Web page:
In high school, in the 1950s, we had a class called “Problems of Democracy.” Seniors were indoctrinated into a conservative view of government, economics, and social problems. One day we noticed that there seemed to be two versions of our textbook.
In one, the chapter on juvenile delinquency included a photo of the recreation yard of a reform school, with dozens of male delinquents standing around or playing basketball. In the other, that photo had been replaced with an obviously posed shot of two clean-cut young people chatting in the office of their school’s guidance counselor about their plans for college.
If you looked closely at the reform-school photo, you saw why it had been replaced: in the back row of the crowd of juvenile offenders, several of the lads were giving the finger to the photographer.
In the 1970s I worked for an educational publisher. First in its magazine division, on a magazine that mailed 1 million copies every week to classrooms throughout the U.S., later for its textbook division. Part of my job, in turned out, was being on the lookout for possible instances of finger-lifting reform-school inmates.
On one occasion, I held up printing an issue of the magazine until I got someone on the executive level to approve a cover photo in which a teenage girl, among 15 others, was clearly wearing nothing under her t-shirt. I felt weird needing to call attention to this matter of look-closely-and-you’ll-see-the-nipples—but I knew how closely kids faced with classroom boredom can scrutinize photos.
Other editors made embarrassing or expensive mistakes. One textbook on the subject of humor reprinted a Mad Magazine parody of a “Believe It or Not” column, which had a contributor identified as coming from “Poontang, Ohio.” The editor—and a number of artists and proofreaders—didn’t get Mad’s joke.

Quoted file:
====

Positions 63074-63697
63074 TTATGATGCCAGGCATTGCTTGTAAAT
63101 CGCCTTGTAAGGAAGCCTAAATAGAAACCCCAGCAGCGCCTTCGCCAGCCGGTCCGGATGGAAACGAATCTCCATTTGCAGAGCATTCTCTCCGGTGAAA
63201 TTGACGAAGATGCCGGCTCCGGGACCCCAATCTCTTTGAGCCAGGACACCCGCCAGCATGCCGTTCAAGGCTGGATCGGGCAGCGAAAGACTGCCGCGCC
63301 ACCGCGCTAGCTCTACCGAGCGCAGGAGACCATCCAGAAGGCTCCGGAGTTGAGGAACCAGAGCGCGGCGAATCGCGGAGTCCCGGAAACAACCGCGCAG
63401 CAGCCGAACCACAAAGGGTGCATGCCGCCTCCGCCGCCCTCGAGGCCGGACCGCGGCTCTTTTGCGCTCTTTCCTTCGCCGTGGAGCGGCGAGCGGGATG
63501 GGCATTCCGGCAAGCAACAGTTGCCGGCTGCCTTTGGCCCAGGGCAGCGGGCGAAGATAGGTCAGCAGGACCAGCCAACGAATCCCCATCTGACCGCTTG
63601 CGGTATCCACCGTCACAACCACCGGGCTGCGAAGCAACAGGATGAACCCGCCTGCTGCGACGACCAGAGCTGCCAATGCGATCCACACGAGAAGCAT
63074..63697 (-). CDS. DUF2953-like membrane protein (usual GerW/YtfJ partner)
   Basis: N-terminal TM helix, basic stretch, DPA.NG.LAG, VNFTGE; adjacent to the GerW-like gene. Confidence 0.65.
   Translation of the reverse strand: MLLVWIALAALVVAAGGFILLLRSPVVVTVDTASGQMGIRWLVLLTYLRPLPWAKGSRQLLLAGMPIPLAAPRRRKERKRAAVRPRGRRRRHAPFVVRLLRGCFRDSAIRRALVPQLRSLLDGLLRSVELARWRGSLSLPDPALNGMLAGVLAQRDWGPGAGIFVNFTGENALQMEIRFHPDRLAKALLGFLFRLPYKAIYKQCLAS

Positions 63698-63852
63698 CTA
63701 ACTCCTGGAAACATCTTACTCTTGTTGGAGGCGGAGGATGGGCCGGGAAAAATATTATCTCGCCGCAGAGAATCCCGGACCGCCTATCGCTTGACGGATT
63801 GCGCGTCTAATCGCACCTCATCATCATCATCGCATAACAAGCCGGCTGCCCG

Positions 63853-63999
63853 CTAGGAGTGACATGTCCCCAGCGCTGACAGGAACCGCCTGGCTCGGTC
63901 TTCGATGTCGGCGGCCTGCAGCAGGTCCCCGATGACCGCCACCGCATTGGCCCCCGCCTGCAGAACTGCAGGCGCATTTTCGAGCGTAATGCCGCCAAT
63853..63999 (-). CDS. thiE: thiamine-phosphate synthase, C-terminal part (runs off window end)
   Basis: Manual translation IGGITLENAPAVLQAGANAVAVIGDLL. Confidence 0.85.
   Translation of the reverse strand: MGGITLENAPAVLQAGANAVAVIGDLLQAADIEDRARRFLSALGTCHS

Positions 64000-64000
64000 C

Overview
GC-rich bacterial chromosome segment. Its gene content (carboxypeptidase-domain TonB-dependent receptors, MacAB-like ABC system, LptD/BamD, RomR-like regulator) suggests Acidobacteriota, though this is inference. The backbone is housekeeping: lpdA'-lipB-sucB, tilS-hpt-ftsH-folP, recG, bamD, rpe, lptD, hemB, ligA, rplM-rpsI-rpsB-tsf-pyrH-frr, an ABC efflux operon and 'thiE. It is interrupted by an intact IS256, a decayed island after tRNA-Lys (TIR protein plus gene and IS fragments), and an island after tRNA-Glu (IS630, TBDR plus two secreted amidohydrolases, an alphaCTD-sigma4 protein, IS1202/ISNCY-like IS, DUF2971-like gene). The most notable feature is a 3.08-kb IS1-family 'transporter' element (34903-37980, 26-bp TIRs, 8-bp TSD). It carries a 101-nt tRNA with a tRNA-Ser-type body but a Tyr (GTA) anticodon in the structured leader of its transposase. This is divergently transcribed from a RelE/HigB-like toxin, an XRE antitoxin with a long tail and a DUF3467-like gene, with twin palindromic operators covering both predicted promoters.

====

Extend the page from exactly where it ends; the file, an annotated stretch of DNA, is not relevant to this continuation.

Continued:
After printing and distribution of a popular junior-high magazine, someone noticed what had been added to a full-page Johnson Smith ad. That was the company that for decades sold gag items in comic books and its own catalogs. This ad had several tiny illustrations of items for sale including, if you looked carefully, a t-shirt that someone—probably a jokester in our company’s art department—had embellished with tiny male genitals. The perpetrator was never identified.
A grammar textbook was edited by a very nice woman who was also naïve about what dirty-minded kids might find amusing. I was at a national sales meeting when a consultant—someone who taught education at a university—leafed through the book and showed me something: a mnemonic for the correct spelling of asparagus—”Gus swallowed the asparagus”—had been illustrated by someone having fun with the editor. He or she, I feel sure, did it in a spirit of “She’ll see how awful this is, have a good laugh, and have me do it over.”
What you saw was Gus, in profile, with his mouth open wide to receive an oncoming stalk of asparagus. The stalk was huge, unnaturally thick, looking amazingly like a human phallus.
The book, open to the asparagus page, made the rounds of everyone at the sales meeting. (Publishing-company managers and consultants aren’t much different from bored junior-high kids.)
Before the book was distributed, a new page was printed—without the Gus illustration. The old page was cut out and the new page pasted in. If I remember correctly, the process is called “tipping in,” and of course it’s expensive.
After this, if we came across a questionable phrase, photo, or drawing in anything getting ready for print, we called it “asparagus,” as in “Stop the presses—we’ve got some asparagus.”